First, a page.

My Own Personal Approach to Online Reputation Management

Let me start off my stating that while this post is obviously geared towards online reputation management, it is not focused on handling negativity in the search engines. While this issue is of incredible importance, my main focus here is total online reputation management and not doing SEO to remove the negative content in SERP’s.

Additionally, I am discussing online reputation management in terms of companies/businesses and not necessarily on a personal level. However, much of this content will apply to managing your personal reputation as well.

I’m going to go through some very basic steps with not a whole lot of detail. This is mainly to encourage discussion on the topic (and also because I could write about this for hours, but who would want to read that).

Let me begin by expressing the importance of online reputation management in simplest terms (which is safe to assume we all know). Your prospective customers/leads are online. Your prospective customers do research. Your prospective customers talk to other people.  What your prospective customers hear from other people has great influence on their buying decision. When you have a bad reputation, bad things happen to your business (I’m so smart…I know).

So ORM is important. Very important. Here are the steps I follow in order to handle negative issues with the companies I am involved with.

Know What to Monitor:

  1. Company name/brand (make sure to include any possible misspellings). You’d be surprised how much people can butcher your name.
  2. Product names & product types – for instance, if you sell “Cold as Ice Peppermint gum,” make sure to monitor “gum” and “peppermint gum.” This creates a great opportunity for your product. (Bad example, I know. It’s late afternoon over here on the east coast and is sunny and 85 degrees outside. I’m done using the creative side of my brain for now.)
  3. Vendors/Partners – If something bad is said about these guys, it can have a negative effect on your business as well.
  4. Employees – primarily top level executives and others in the media.
  5. Competitors – what a golden opportunity to illustrate why you’re better.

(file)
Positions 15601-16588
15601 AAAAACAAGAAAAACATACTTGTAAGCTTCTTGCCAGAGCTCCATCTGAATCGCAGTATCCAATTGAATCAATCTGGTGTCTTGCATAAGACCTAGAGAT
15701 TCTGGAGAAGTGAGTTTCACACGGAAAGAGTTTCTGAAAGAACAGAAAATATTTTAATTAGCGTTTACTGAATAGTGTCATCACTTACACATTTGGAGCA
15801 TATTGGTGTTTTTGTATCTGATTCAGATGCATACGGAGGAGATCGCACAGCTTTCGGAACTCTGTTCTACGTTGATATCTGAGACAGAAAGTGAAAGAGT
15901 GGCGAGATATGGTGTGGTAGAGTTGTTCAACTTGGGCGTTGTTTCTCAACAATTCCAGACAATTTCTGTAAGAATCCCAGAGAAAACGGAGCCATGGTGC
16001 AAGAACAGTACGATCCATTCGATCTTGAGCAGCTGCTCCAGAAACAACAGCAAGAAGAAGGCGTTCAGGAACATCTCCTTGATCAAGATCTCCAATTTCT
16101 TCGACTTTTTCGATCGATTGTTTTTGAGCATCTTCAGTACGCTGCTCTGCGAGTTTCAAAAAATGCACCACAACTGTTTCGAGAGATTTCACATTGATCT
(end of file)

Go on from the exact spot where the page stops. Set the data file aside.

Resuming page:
6. Related Sites/Industries – if someone insulted SEO as an industry (why would someone do such a thing…right?) it has great potential to have an effect on your SEO consulting business.

Where to Monitor:

  1. Your own company blog/forum – people seem to find commenting on your blog as a nifty way to complain. I think it is too.
  2. Blogs and forums across the internet – this is a given.
  3. Social Media – the usual suspects we all know and love (Facebook, Twitter, etc.).
  4. Search Engines – the usual suspects we all know and usually hate.
  5. Reviews – Google, etc.
  6. Other sites – primarily complaint-related sites.

How to Monitor:

  1. Google Alerts – set up alerts for company-related words, product names, employee names, etc. I think we all know how this works.
  2. Staying up-to-date with your own blog and comments associated with it. Check your comments every day, multiple times a day.
  3. Search engines. Just in case GA doesn’t catch it, do a little research on your own.
  4. Blog feeds. Just to be on the safe side.

Ways to Engage/Resolve:

  1. Try to get in touch with the person who made the complaint/accusation. This can be difficult depending on the person’s desire to remain anonymous and your desire to not look like a stalker.
  2. If it is a blog post, provide your name, your company name, and the phone number & email in which you can be reached. Express your concern with the issue and desire to resolve it.  When I’ve done this I’ve had nearly all blog/forum complaints resolved (there haven’t been many! I swear!).
  3. If it is a significant issue, address it in your company blog. Express the problem, apologize for the problem, and explain how it is being taken care of. Make sure you thank them.
  4. If it is an especially significant issue, break out your PR best practices book and get the press release started. It says a lot about you and your company that you are willing to accept responsibility for the issue and want the public to know about it. Once again, explain how it is being resolved.
  5. Mention the issue in your company-related social media sites.

Well, that wraps it up. Maybe it doesn’t wrap up online reputation management entirely, but it wraps up my own basic approach to it.

What are your steps? How do you monitor? Perhaps we can put our heads together and create the ultimate approach to reputation management?

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